One half of an egg from one of the mechanical hens in Cole's Book Arcade, Melbourne.

According to Cole Turnley, in his book 'Cole of the Book Arcade: a pictorial biography of E.W.Cole', Cole introduced a mechanical hen, made by a German firm, into the new Music Department in the Little Collins Street section of the Coles Book Arcade, about 1889. It had been supplied by the Symphonion Company - an advertisement for the hen was apparently enclosed with the invoice for the synphonion that was purchased for the Arcade in 1889.

Herbert William Southgate Reeves, an employee in the second hand book department of Cole's Book Arcade who worked there from the time he left school in 1903 until 1929, when it closed, recalled that there were five hens in the Arcade. One hen (now part of the Museum's collection) was located on the first floor landing between the entrance to the monkey room and the second hand department, on a bench. Herbert had the job of making sure his hen was maintained and 'well-fed'. Another was just inside the main entrance at the start of the main new book section; a third hen was located in the fernery, on the grood floor near Little Collins Street (it might have moved later to a location adjacent to the music and confectionary departments); and two more hens were located in a building behind the 'main arcade' - one in Toyland, and one just inside the Collins Street entrance.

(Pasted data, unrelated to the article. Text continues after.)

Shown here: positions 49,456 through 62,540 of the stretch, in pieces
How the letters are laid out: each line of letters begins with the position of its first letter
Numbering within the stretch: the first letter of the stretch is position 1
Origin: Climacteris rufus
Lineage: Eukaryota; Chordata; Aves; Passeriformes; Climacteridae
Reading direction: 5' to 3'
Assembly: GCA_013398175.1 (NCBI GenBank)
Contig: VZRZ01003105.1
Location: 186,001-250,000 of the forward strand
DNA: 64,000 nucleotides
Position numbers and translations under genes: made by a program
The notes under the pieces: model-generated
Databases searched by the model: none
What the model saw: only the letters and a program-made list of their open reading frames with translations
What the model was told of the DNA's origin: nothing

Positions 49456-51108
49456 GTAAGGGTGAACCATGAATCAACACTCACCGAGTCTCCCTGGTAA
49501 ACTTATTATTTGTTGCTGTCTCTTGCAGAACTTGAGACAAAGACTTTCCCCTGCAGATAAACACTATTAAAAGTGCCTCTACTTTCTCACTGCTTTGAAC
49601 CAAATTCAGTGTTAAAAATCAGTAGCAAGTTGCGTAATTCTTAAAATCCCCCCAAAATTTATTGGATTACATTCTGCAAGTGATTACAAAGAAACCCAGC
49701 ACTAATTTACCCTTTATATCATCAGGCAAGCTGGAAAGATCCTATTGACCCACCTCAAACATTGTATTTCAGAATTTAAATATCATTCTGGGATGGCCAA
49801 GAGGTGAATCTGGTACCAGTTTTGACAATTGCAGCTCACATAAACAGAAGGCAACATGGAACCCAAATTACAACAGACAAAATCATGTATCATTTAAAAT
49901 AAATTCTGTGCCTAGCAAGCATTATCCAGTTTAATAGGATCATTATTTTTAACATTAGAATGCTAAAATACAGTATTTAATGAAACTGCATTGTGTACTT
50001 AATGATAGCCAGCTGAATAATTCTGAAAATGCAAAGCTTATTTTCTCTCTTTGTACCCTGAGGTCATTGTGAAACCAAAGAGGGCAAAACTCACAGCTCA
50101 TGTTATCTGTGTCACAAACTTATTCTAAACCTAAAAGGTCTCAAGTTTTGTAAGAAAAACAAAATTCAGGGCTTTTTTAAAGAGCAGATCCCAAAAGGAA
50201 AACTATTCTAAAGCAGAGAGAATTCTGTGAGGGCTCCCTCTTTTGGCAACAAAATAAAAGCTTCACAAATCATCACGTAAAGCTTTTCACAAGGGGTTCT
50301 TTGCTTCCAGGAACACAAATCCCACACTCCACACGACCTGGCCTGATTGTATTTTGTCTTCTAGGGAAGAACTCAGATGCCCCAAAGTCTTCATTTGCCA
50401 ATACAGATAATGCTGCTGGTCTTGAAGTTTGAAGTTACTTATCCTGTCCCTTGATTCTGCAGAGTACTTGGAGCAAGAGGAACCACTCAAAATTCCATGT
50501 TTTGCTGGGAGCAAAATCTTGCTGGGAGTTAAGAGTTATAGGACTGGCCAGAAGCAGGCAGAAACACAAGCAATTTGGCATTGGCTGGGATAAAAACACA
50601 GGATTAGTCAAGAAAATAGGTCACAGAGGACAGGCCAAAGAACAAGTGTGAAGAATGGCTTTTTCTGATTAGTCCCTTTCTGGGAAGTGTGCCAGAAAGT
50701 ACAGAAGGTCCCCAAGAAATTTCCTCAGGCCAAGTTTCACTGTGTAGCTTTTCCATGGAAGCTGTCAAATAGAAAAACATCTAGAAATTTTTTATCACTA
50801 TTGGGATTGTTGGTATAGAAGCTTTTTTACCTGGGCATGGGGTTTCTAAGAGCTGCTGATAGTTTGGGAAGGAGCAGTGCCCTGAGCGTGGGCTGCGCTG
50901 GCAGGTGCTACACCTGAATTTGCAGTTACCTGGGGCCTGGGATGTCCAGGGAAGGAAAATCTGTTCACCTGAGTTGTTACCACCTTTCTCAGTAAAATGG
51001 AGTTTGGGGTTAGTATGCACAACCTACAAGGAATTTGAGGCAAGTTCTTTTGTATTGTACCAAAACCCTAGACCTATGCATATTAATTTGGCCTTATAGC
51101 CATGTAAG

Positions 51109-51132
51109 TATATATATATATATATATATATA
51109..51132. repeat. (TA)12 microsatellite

Herbert recalled that the hen's eggs often contained 'quarter-inch cubes of a sweet like a larger variety of "hundreds and thousands"'. The egg's contents varied - sometimes a handkerchief would be found by a disappointed child.

Herbert passed the hen on to his father, John Herbert Reeves, who wrote down his father's memories (see Museum Archives) and donated the hen to Museum Victoria.

Physical Description

One half of metal hen's egg, life-size. Original inscription has been lost from surface.


Cole's Book Arcade opened in the Bourke Street Mall in 1883, after earlier operating from other sites. It was a shop like no other, crammed with new and second-hand books and other wares, but with the atmosphere of a circus. Cole enticed customers of all ages with a menagerie and fernery, a band, a clockwork symphonion and other mechanical delights. Readers could sit in comfortable chairs, encouraged by a sign: 'Read for as Long as You Like - Nobody Asked to Buy'. The Arcade's proprietor, Edward William Cole, was optimist and idealist, believing passionately in the power of education and envisaged a world without borders, expounding his views in pamphlets and books. Cole died in 1918, still dreaming of a better future. Cole's Book Arcade, one of the wonders of 'marvellous Melbourne', closed in 1929.

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